Running Legal Like A Business - Ch. 10 - Legal Project Management (LPM), Part 1

In chapter 10 of Running Legal Like A Business, author Susan Lambreth takes us through her 4 phase approach to Legal Project Management (LPM). There is so much good info. packed into 22 pages that this two-part post just begins to scrape the surface. If you attended the recent PLI LPM program she co-chairs, this chapter is a good succinct summary of the day's lessons.  

Lambreth notes that LPM does not commoditize the practice of law but instead "its processes automate much of the humdrum of law, freeing up top law professionals to practice law as they intended." At the outset, Lambreth notes that her focus is on the execution of legal matters, as opposed to process optimization projects as Kiran Mallavarapu covered in ch. 9.  

It was a good reminder to keep this delineation clear. At prior employers, where we budgeted every legal matter, operations served a key LPM role. Our team's primary function was to partner with the lead attorney during engagement and early case assessment (ECA). In particular we would document the workflow and inputs to ensure the scope of work accompanying the budget was sufficiently specific to hold legal service provider to account, as well as to negotiate on an informed basis any adjustment to the plan.  At Hearst, where so much work is handled in house, to date the Ops Squad have focused primarily on process optimization.

As Lambreth notes, LPM is not rocket science but it does often require attorneys to shift from a more reactive to proactive approach to law.  As she is fond of noting, lawyers as a group test high in urgency, a trait that tends to give short shrift to planning. It is this core client trait (alongside highly analytical and emphasis on carefully-crafted written communication)  that tends to differentiate legal operations from service operations in other settings. 

Lawyers at times dismiss the elements as common sense without marshaling the discipline to execute.  The "common sense" aspect hinders adoption.  For analysis of this tendency, see Gawande's brilliant Checklist Manifesto, or the digest version in my blog post "An Ode to Atul Gawande's Checklist Manifesto". 

Lambreth notes research studies have confirmed disciplined LPM delivers more accurate cost estimates, improved communication with fewer surprises, on schedule delivery, more informed legal service provider selection, more reasonable allocation of people resource hours (reducing stress), and greater consistency in quality of delivered work product, and improved teamwork. 

With that, Lambreth summarizes 4 phases for LPM:

  1. Engaging: Intake of the matter from the business client, including confirming stakeholders and defining a project charter and scope of work; in short documenting client expectations to ensure alignment at the outset.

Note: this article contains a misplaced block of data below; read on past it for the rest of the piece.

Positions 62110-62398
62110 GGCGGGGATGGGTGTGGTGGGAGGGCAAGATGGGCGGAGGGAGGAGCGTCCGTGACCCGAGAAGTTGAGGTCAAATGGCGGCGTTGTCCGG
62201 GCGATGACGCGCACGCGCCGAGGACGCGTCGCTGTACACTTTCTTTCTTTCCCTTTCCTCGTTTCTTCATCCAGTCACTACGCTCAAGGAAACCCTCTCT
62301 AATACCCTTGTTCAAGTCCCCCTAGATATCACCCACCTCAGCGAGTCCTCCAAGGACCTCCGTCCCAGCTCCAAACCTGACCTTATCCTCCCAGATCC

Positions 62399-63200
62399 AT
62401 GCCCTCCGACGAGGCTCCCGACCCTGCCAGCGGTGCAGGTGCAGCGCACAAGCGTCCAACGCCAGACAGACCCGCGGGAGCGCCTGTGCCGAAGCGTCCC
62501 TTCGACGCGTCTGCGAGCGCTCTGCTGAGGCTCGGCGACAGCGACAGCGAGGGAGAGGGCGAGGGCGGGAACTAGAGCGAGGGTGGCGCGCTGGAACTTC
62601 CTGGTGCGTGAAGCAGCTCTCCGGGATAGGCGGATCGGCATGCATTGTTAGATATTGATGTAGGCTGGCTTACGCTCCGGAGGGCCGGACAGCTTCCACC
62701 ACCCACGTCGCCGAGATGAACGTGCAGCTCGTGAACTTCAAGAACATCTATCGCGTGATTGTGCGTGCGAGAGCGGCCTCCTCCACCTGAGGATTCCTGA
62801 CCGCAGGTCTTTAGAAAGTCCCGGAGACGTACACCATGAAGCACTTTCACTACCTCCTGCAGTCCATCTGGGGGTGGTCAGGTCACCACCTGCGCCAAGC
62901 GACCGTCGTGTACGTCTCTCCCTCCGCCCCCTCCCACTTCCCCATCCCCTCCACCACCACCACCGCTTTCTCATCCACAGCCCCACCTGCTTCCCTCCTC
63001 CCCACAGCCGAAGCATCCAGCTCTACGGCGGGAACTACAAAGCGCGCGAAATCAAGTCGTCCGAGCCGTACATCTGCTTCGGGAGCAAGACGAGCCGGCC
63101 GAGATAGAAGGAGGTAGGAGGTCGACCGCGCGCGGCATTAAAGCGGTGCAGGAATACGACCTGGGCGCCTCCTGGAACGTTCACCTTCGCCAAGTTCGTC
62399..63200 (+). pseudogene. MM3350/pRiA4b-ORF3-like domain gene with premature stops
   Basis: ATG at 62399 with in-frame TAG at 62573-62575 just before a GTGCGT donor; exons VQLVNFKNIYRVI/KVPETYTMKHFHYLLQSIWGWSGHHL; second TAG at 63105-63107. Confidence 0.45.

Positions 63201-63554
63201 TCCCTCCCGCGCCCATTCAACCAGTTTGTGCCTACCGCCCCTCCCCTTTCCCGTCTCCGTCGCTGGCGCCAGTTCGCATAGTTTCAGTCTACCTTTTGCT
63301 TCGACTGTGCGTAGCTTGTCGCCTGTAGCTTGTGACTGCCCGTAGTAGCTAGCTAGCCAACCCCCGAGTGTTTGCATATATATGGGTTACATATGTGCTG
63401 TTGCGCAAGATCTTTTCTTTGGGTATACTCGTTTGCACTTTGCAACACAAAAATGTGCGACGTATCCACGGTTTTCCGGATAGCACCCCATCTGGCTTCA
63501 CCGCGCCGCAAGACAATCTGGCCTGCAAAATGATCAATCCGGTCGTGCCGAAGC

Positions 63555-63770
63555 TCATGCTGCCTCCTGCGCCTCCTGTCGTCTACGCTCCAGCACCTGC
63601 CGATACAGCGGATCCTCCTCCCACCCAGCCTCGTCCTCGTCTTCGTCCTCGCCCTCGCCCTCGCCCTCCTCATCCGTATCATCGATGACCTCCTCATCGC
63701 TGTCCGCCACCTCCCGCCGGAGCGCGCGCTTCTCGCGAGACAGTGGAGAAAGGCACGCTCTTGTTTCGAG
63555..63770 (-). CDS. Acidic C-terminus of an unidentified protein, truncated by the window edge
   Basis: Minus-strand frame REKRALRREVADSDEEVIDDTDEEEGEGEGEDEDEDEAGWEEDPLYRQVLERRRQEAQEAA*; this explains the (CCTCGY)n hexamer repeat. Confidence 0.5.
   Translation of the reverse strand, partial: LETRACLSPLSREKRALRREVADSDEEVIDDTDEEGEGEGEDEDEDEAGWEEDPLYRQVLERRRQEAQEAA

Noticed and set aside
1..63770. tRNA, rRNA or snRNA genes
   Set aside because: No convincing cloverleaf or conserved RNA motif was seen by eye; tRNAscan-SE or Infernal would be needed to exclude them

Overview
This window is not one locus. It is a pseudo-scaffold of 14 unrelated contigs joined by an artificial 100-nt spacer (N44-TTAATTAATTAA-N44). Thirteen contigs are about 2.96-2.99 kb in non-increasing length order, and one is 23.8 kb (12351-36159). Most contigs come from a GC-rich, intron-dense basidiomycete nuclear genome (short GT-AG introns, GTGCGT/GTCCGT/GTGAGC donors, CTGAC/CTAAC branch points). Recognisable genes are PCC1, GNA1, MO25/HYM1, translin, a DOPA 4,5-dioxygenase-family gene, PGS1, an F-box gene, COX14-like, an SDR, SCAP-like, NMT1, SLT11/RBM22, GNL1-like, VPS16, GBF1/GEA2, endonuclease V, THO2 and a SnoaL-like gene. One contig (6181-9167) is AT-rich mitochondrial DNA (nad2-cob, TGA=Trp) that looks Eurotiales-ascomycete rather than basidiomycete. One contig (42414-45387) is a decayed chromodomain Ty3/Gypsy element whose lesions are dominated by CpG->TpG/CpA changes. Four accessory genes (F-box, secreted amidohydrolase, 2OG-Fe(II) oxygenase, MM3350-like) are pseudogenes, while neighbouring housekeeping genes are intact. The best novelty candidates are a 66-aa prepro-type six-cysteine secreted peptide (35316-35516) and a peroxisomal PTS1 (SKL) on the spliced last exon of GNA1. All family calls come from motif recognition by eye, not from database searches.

2. Planning: Also referred to as Early Case Assessment (ECA),  Lambreth brings a disciplined approach including mapping out a workflow with conditional steps and corresponding schedule, staffing the matter, determining an appropriate budget, communication and risk management plans and a defined procedure for change management.  While the entire chapter is very strong, this section is particularly noteworthy.
  3. Executing:  Getting to the legal work and managing the work streams.  Aside from lawyering know-how, communications is key for attorneys in this phase.  Operations steps in to help assess the impact of plan changes in response to evolving fact patterns and to monitor budgets and staffing.  Lambreth brings LPM discipline even to the checkin meeting agenda.  In my experience the responsibilities she lists under the project manager role are handled by more than one person in close coordination.
  4. Evaluating: Often referred to as the post mortem or after action review, this is an opportunity to Identify lessons learned, reusable assets that can be turned into template documents, and checklists to close the matter out.  This task is often given short shrift, due to tendency to move on to the next project and preference to celebrate success rather than capture what can be improved upon.  However, it is often the most beneficial 15-30 min. one can take for the future success of the team.

These phases loosely correspond to the classic Sigma DMAIC framework reframed for a more familiar attorney context.  Ops in a Box, Legal Edition (OBL) contains a basic Six Sigma model overview.  It is an area in which the kit does not dive into detail, because there are a number of good codified templates and checklist sets produced by Six Sigma and PMI certification providers.  That said, a Six Sigma philosophy drove OBL's creation.

And as noted in my last post, a Hearst Ops Squad goal for 2022 is tightening up our project management in particular communications. As such I was struck by how much communications permeates each of Lambreth's 4 LPM phases from aligning expectations, to  a formal communication plan created in phase 2, to regular check ins and realignment at the conclusion for going forward projects.  For each project taking the time to develop a formal communication plan is a good place to start. Lambreth suggests: (1) identify all key stakeholders; (2) determine what type of communication is preferred and most effective (Editorial hint: It is almost never ever email); and (3) who is responsible for ensuring the communication, and (4) how and when the communication occurs.

Food for thought.  Will pick up on Peter Dombkins "Notes from the Field" coda next week.